Kansas City is nestled at the intersection of the Missouri River and the Kansas River. Although these waterways played a critical role in the city's history, recent development has failed to fully engage the rivers. Last week, the AIA Kansas City Pillars, comprised of emerging local design leaders, spent the day exploring the rivers through a variety of lenses, including a physical tour of their muddy banks, an overview of the rivers' development from historian Monroe Dodd, a series of case studies from other cities that have revitalized their rivers, and a discussion on the economic development potentials of riverfront revitalization.
Following the presentations, member of the Pillars group posed questions that incited a robust conversation about the challenges and opportunities that citizens and civic leadership face when contemplating riverfront revitalization. Here we recount highlights from the exchange:
Pillars: Who are the key players in catalyzing change on the river?
Sasaki: The five projects we discussed all have different configurations of players and catalysts. What we are seeing now, across the country, is that riverfront revitalization takes various forms of partnership. Some of these partnerships are quite traditional, like the public-private partnerships that continue to move Cincinnati's riverfront forward. The catalyst for the Water Works project was fairly unusual. The competition came about through a partnership between an institution (Iowa State University) and a private utility (Water Works)—although as the project progresses it will include both public and private entities. We also often see partnerships between citizen-based advocacy groups and civic leadership—like the Chicago Department of Transportation and the Friends of the River in Chicago or the City of Council Bluffs and the Back to the River advocates in Council Bluffs. In each case, however, the city itself needs to have a place at the table and be committed to the long road of planning to implementation.
Smale Riverfront Park
Pillars: What are the barriers to revitalization? What makes riverfront development fail?
Sasaki: As many cities have discovered, and as evidenced by organizations like the Mayor's Institute for City Design, design really matters. Quality design can make the difference between a great waterfront and a mediocre waterfront—or worse, a bad one. We see some of the biggest missed opportunities when infrastructural and engineering systems dominate over place-making and thoughtful design. To overcome this, designers must lead an inclusive, collaborative process with entities like the Army Corps of Engineers, local engineering agencies, and transportation planners. If everyone does not participate and support the visioning process and its outcomes, it is nearly impossible to create a high quality place.
The other essential (and often overlooked) factor is the importance of integrating the working dynamic of waterfronts. Often viewed as a barrier, the economic life of the water's edge is something we find inspiring and beautiful—from barges to fishing vessels to ferries. The Detroit Riverfront, for instance, had incredibly limited space for improvements. The final design embraced working uses through docking facilities and flexible infrastructure, like segments of removable guard rails, that enable interaction and overlap between recreation and working uses.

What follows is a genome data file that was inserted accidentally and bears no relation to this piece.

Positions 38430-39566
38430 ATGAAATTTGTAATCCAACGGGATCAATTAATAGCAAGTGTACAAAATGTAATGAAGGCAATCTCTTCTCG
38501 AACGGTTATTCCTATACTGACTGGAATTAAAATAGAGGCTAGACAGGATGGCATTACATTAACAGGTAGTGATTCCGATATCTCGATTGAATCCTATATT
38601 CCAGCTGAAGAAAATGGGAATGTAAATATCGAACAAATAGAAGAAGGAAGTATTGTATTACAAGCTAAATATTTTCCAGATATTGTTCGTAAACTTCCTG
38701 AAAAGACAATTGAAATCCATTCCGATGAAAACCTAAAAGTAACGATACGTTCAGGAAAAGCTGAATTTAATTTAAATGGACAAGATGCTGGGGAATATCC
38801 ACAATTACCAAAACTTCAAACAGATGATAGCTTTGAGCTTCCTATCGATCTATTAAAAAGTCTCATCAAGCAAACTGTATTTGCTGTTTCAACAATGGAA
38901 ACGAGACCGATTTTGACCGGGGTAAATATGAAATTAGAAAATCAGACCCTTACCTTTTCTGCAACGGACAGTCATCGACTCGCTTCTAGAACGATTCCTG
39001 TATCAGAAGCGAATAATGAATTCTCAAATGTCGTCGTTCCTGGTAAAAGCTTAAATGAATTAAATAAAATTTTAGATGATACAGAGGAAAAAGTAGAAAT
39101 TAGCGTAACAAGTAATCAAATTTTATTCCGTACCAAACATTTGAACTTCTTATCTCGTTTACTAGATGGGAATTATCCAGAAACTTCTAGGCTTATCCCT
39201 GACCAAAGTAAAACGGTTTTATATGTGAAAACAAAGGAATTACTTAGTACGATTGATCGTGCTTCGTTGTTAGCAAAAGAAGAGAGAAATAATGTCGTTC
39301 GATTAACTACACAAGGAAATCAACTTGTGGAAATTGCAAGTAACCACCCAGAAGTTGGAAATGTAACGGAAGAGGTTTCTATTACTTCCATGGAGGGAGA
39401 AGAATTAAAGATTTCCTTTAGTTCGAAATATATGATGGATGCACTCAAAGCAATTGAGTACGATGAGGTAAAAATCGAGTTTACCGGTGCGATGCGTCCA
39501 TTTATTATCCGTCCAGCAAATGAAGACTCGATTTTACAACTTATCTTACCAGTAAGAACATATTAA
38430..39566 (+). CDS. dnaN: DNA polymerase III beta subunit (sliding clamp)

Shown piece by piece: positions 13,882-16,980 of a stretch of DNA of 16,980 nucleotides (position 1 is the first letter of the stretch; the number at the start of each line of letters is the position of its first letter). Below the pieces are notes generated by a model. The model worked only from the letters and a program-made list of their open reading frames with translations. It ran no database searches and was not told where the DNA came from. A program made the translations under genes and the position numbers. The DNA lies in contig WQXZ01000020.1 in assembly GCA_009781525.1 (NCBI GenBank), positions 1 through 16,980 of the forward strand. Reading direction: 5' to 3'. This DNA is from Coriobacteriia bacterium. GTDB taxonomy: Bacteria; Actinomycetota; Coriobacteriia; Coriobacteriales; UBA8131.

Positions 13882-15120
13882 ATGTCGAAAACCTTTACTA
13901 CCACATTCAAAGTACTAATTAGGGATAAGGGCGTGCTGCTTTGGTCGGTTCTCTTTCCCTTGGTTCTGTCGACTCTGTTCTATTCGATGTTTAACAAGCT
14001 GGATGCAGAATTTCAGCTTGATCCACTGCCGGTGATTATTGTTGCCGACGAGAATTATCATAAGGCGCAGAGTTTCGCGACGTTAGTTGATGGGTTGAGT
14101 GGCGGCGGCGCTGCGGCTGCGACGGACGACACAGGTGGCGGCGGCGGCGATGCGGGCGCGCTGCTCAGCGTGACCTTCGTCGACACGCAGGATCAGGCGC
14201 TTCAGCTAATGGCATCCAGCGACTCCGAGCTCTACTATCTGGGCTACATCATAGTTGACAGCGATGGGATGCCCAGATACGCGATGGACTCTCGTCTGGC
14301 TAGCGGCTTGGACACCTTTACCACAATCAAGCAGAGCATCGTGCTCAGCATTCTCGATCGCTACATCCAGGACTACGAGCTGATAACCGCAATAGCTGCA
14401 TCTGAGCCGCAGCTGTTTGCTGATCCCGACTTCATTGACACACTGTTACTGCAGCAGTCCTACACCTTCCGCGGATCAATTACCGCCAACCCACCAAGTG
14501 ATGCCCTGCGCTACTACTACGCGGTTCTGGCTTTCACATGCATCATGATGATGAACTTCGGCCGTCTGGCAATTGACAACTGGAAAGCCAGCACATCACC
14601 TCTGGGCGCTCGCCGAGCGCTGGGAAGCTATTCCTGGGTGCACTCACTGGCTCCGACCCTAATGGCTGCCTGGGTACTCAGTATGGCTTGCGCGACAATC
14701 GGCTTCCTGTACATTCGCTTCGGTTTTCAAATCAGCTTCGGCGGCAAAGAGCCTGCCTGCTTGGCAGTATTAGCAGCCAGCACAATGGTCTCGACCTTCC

Pillars: What are the current trends in riverfront development?
Sasaki: It's critical to think about who will be using the river. The younger generations are less interested in traditional recreation, like basketball courts and golf courses, and more interested in nature-based adventure and outdoor living. At Water Works Park, for instance, we have proposed a park program that includes urban camping, zip-lining, fishing, horseback riding and standing paddle-boarding. As landscape architects interested in sustainability, this trend of linking human health with ecological preservation and restoration is very exciting to us.
Also, after flooding disasters like New Orleans, Cedar Rapids, and, most recently, along the East Coast, waterfront resilience is becoming a significant concern. Resilience, to us, means designing systems to absorb unexpected shocks. To do this, design must move away from singular, hierarchical ideas to network-based, diverse, and even redundant systems. In thinking about the potential of flood, for instance, our approach is moving away from the single, massive floodwall. We advocate multiple layers of environmental protection (rain gardens, wetlands, floodwalls, and flood-proofing), infrastructure (road networks, utilities, and emergency management), and social systems (neighborhood planning, governance models, and capacity-building).
Water Works Park
Following the talk, Melissa Brown, Pillars member and architect with Gastinger Walker Harden + BeeTriplett Buck, reflected on the critical, creative role designers in unlocking potentials on the riverfront. "Designers have to be particularly savvy and creative to help move the common thinking from 'that's not possible' to 'I can't imagine life without it,'" she said.
Rivers are not only dynamic—environmentally, socially, and physically—but also diverse. Each river has its own characteristics and qualities that should be embraced in a revitalization process. This presents exciting opportunities for Kansas City to consider in regards to both the mighty and muddy Missouri River and the free-flowing Kansas River.
Thank you to Pillars for including us in their day of river exploration!
Directly across from downtown Omaha and at the foot of the newly-completed Bob Kerrey Pedestrian Bridge, the Council Bluffs Riverfront Park is a 90-acre public park situated within the broad riparian...